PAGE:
The giant dump truck, loaded with soil, rumbles up West Coast Aqua Farms' long driveway — usually smooth dirt, but now just mud after days and days of showers. The truck raises up its bed and inches forward; loam rushes out the back, and the rear door collapses against its frame with a bone-rattling bang. I may be standing in the middle of North Port rural suburbia (check that mega-mansion right next door), but West Coast is open for business this Saturday, like it is every Saturday, and its customers need a stable driveway to pull up on.
Every square inch here seems put to good use. West Coast is a fully integrated aquaponic farm, meaning water is carried from enormous seafood tanks and a pond, filtered, then circulated through a complex network of plastic piping that drips the water down onto a wide range of sprouting vegetables. West Coast grows "a little bit of everything," owner Cindy Amaro tells me: broccoli, radishes, lettuce, carrots, cauliflower, squash, arugula, herbs. The farm isn't certified organic, but uses no chemical sprays and no genetically modified seeds.
The waste from the tilapia circling the pond out front and from the Australian redclaw crawfish out back is used as fertilizer. Only 3 acres large, West Coast cranks out as much food as a traditional farm can get out of 20 acres, roughly 150,000 crops, Amaro says.
West Coast has been up and running for three years now, but the company's about to take a big leap, opening a standalone seafood and vegetable market in Venice this Thursday. That explains why Cindy's husband, Noel Amaro, isn't around today. He's at the Tamiami Trail storefront, making sure every last detail is ready to go for the grand opening. "We're doing everything ourselves," Cindy says.
As of now, a solid percentage of West Coast's food is shipped out of state; Cindy says the store will allow the company to keep its products as local as possible. She mentions the heavy amount of out-of-state (indeed, out-of-country) food found at our local farmers' markets, and that Venice in particular is in need of local purveyors.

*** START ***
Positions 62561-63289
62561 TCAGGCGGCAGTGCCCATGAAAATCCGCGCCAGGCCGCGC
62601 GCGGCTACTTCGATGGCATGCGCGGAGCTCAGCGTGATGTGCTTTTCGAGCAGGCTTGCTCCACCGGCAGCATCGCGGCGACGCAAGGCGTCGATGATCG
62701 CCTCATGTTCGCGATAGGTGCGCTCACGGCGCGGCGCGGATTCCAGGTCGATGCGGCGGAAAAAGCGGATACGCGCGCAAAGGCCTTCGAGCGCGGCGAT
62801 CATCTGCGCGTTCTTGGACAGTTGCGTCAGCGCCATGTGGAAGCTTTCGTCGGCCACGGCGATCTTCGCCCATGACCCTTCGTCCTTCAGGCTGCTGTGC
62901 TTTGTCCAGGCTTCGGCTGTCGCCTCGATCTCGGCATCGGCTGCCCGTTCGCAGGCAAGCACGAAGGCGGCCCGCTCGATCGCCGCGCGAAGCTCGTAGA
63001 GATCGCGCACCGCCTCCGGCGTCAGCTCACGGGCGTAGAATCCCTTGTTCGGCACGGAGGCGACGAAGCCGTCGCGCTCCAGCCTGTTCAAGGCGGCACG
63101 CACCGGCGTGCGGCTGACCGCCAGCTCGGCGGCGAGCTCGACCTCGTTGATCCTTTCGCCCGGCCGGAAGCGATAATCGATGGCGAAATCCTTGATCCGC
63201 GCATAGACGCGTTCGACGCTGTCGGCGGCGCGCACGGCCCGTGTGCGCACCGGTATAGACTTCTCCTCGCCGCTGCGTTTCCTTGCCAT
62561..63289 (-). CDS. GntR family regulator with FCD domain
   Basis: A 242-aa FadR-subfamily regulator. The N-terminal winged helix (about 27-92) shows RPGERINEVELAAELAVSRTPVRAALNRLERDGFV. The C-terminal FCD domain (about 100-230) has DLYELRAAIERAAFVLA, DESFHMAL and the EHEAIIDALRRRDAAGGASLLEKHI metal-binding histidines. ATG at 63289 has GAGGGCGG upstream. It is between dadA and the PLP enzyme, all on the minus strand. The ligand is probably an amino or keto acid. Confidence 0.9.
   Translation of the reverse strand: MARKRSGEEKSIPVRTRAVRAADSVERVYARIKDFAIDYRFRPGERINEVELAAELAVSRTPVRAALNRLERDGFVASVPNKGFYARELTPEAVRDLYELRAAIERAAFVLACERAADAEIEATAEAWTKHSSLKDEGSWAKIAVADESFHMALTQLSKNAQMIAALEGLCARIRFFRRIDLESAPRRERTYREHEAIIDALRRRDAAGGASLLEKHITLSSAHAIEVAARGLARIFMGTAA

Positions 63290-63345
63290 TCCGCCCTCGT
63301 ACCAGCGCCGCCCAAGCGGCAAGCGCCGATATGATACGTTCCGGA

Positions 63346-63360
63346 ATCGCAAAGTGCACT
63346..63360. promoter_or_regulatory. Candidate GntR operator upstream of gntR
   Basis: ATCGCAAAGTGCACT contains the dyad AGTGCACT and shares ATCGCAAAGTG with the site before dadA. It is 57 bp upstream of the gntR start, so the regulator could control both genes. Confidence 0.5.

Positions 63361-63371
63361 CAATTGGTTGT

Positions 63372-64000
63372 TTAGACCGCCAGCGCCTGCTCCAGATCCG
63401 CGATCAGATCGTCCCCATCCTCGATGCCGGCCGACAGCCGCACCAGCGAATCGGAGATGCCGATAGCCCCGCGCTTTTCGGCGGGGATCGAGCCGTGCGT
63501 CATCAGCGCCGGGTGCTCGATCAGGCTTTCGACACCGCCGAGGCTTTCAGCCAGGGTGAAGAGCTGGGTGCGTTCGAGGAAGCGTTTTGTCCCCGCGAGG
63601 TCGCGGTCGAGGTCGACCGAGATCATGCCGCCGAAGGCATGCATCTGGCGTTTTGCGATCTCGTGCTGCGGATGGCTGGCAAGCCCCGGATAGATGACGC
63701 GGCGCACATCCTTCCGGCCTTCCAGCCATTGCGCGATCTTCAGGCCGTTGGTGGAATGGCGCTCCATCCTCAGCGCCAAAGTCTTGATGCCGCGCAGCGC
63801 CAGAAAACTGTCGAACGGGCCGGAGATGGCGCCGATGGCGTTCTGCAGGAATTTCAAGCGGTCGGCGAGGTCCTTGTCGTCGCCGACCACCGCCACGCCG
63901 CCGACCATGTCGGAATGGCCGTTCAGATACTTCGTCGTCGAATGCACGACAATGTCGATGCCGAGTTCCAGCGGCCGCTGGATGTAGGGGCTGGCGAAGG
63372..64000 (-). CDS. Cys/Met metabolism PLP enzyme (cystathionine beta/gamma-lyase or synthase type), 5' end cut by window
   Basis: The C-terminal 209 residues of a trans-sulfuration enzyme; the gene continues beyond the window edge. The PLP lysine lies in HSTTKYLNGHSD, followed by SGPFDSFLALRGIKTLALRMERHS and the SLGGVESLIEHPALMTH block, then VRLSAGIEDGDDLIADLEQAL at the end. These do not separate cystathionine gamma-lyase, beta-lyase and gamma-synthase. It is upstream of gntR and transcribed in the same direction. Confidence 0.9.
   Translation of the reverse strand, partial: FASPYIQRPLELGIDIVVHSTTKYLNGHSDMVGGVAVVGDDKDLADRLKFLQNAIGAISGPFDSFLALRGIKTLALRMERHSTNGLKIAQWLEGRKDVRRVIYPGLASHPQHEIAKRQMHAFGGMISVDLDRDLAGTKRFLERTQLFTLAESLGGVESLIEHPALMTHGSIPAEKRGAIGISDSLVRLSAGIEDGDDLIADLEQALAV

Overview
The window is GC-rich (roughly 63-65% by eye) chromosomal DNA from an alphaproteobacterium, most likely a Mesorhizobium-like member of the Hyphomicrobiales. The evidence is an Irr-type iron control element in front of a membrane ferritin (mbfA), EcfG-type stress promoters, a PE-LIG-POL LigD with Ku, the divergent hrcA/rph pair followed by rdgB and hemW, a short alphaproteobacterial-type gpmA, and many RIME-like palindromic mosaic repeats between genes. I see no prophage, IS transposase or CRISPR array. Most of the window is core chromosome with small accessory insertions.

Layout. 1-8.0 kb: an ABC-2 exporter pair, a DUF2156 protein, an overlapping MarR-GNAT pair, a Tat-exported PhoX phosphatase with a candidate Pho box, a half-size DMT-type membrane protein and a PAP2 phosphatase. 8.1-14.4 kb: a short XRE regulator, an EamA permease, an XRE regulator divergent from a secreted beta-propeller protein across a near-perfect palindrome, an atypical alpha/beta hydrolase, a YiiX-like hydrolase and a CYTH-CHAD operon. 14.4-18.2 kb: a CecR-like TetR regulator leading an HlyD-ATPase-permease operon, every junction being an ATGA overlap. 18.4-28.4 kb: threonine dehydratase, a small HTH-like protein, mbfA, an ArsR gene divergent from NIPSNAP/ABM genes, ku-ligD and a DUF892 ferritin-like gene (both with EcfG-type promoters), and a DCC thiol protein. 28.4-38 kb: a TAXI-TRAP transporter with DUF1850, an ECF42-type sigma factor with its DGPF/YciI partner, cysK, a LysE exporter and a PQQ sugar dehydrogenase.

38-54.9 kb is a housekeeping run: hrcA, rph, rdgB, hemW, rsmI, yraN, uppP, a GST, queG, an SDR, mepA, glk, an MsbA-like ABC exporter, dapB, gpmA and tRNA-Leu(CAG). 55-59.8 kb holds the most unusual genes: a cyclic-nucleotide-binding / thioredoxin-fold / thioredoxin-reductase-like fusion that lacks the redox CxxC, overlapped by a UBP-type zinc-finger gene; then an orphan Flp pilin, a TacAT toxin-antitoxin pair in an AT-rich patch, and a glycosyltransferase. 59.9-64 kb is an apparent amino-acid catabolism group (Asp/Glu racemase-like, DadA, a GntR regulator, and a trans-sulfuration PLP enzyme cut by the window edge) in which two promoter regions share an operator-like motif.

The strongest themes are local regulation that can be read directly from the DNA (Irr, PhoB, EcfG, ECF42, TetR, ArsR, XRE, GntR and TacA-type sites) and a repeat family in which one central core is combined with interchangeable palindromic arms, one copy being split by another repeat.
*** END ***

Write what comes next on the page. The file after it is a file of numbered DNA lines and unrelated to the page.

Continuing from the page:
Cindy touts the wonders of the redclaw — its flesh sweeter than saltwater lobster and lower in sodium and cholesterol. We walk from her dirt driveway around to the back, where the redclaws' enormous low tanks sprawl every which way. Cindy takes a small net and hunts around in the water for one to show me. Her children, Ruben, Cristina and Carolina, scurry around, looking for critters, too. They pull up bundles of PVC where the crawfish like to hang out and lay eggs.
Eventually we find a few full-grown ones. They're mean-looking — blue, spiky crustaceans much larger than the small red varieties I used to snag from the Deschutes River as a kid. They'll nip you, Cindy warns. I believe it. I'll take mine steamed, thanks.
West Coast Aqua Farms is located at 6442 Malton St., North Port, and is open 8 a.m.-3 p.m. every Sat. Its new storefront, which opens Thurs., Aug. 8, will be located at 2189 Tamiami Trail S., Venice, and will be open 9 a.m.-6 p.m. Mon.-Sat. For more information about either location, call 941-426-7921 or visit westcoastaquafarms.com.
This is the 29th entry in Eat Near, a regular column dedicated to all the lovely food that folks on the Suncoast grow, raise, kill or craft. If you have an idea for someone/thing to feature, email me at email@example.com or hit me up on Twitter: @LeveyBaker.